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- Zhangguizhuang, Dongli District, Tianjin, 300300, China
- Airlines currently operating to this airport with scheduled services
- Air China
All Nippon Airways
Beijing Capital Airlines
China Eastern Airlines
China Southern Airlines
China West Air
Yangtze River Express
- Airlines currently operating to this airport via codeshare
Tianjin Airport is the second largest airport in Northern China, and is recognised as a significant centre for air freight. It is served by over 23 airlines, two of which, Tianjin Airlines and Okay Airlines, have hubs at the airport. In 2008, Airbus opened its first overseas assembly line at Tianjin, where it manufactures the A319 and A320.
Location of Tianjin Airport, China
Ground Handlers servicing Tianjin Airport
394 total articles
23 total articles
Several political actions sparked extreme anti-Japan sentiment in Sep-2012 that saw the air traffic market between the two nations lose nine years of growth as 31%, or 175,000 monthly seats, were taken out of the market. The situation lasted longer and more profoundly than airlines initially expected as they planned for about half of the lost market to rebound by the end of 2012.
Instead, that may not occur until the middle of 2013 at the earliest. Since capacity fell in Nov-2012, the market has regained 1ppt of the lost traffic, indicating a likely bottoming out. Yet further effects have expanded beyond mainland China, slightly impacting Hong Kong-Japan traffic as well.
So it is all the more significant that China's only LCC, Spring Airlines, is planning a fairly aggressive growth campaign for mid-2013 between China and Japan, opening new cities on either end, including the under-served secondary cities that have much growth to be unlocked.
China's HNA Group, of Hainan Airlines, invests in Africa World Airlines, third new start-up in Ghana
Chinese aviation is entering a new phase with the country's HNA Group, which includes Hainan Airlines and Hong Kong Airlines, making the first notable investment in a foreign passenger airline. HNA is taking a stake in Africa World Airlines, a start-up in Ghana that intends to launch low-cost operations this year, joining a crowded field in the West African nation that includes Starbow Airlines and Sir Stelios-backed FastJet, currently operating as Fly540, and incumbent Antrak Air.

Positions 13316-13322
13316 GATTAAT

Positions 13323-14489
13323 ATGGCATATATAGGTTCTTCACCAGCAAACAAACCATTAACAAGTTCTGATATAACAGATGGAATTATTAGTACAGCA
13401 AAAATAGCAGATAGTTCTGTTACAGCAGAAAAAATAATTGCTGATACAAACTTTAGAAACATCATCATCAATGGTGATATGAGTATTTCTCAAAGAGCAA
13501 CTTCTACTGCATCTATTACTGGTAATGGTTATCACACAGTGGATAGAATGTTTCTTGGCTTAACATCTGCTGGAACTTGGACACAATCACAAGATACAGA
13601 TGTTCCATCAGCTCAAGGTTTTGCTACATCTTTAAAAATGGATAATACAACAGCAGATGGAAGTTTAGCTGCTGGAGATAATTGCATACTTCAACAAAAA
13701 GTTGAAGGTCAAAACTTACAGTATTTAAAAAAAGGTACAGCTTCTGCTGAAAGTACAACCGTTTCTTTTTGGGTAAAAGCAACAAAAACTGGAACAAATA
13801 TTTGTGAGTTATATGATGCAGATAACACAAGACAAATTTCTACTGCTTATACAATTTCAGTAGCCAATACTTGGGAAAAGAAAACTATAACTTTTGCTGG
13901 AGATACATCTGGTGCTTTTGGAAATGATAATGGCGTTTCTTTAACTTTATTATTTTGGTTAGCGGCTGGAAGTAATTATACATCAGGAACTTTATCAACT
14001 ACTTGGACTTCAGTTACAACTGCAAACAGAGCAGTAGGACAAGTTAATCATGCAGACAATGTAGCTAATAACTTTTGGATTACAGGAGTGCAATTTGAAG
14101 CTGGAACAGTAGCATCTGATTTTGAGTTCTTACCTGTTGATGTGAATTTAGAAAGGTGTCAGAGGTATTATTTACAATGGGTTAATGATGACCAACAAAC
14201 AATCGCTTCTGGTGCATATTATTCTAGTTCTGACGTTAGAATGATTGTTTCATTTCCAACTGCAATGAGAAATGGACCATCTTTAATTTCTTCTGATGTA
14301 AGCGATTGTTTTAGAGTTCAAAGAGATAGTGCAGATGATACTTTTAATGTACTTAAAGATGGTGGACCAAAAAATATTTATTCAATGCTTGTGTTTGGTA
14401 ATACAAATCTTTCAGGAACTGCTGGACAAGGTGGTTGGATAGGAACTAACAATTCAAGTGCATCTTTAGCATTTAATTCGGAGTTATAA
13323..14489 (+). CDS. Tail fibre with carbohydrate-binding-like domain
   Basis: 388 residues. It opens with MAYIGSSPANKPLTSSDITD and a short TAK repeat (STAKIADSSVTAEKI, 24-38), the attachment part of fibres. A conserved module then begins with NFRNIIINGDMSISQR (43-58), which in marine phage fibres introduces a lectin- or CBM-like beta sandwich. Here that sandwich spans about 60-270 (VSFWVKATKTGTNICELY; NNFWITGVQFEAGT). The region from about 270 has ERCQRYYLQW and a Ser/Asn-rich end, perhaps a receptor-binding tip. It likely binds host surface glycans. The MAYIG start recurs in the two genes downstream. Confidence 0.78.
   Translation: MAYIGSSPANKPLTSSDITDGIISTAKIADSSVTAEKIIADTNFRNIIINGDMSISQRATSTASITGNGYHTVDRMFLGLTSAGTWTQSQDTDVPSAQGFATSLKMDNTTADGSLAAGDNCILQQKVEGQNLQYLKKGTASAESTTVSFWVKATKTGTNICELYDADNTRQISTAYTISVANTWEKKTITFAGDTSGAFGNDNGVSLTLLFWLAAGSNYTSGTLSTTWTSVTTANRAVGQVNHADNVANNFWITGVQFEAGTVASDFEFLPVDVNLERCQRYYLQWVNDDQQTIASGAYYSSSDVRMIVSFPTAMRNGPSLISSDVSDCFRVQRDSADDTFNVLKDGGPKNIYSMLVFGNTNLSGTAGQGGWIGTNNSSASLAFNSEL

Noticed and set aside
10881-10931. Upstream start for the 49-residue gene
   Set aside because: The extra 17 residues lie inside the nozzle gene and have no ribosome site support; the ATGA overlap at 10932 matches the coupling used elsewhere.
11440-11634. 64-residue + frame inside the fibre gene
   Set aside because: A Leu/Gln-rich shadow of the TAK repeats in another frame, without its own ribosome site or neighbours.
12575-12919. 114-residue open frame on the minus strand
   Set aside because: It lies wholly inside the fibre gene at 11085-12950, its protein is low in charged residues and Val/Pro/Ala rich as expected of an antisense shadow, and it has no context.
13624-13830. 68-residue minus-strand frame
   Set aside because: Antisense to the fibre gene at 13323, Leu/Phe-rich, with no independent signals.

Management at Africa World Airlines will be seconded from HNA carriers. HNA takes a long-term view towards investments, which with airlines can sometimes produce inefficiencies, as HNA seeks to build scale ahead of profitability. Africa World intends to start domestic operations modestly, with two Embraer ERJ145LRs, and then expand regionally, across Africa and beyond.
The plan is long term, and therefore consistent with HNA strategy, even if immediate short-term gains are not achieved.
AirAsia X has received final clearance to move its five weekly flights from Tianjin to more centrally located Beijing Capital International Airport, only 30km from the city compared to 80km at Tianjin. The move from Tianjin, considered an alternative airport to Beijing Capital, leaves Scoot as the sole foreign LCC at Tianjin. When the move is made on 22-Jun-2012, AirAsia X will join fellow low-cost, long-haul competitor Jetstar at Beijing.
The move raises the matter if it is in a carrier's financial interest to serve a cheaper yet less convenient airport but possibly forgo revenue by alienating some passengers and reducing options for connectivity, which is increasingly becoming common as carriers pursue hybrid paths. Demand in the region is still relatively strong, eliminating the need to incentivise the market by passing on savings from alternative airports. What the region's LCCs do want are low-cost terminals, which Tokyo Narita and Melbourne Tullamarine will soon offer, while Kuala Lumpur and Singapore Changi will construct new ones.
Congested Beijing is building fresh airport capacity that will see it become the world's largest aviation hub, leaving London - currently the world's busiest system of airports - and even ambitious Dubai in its wake. Beijing's new airport at Daxing south of the city could have up to nine runways and ultimate capacity to handle around 370,000 passengers per day, or a staggering 135 million passengers p/a. This would increase capacity at Beijing area airports to around 220 million p/a - almost a quarter of a billion passengers.
Embraer continues to be successful in selling the E-190 in China over the indigenous ARJ21 regional jet, but it continues to fail in repeated attempts to open a Chinese E-190 assembly line.
As the international airline industry evolves from a heavily protected, government-run activity into a commercial hybrid, individual airlines are confronted by massive challenges, each of them unique to the company concerned. At the same time, the industry overall remains constantly at risk from any number of external threats.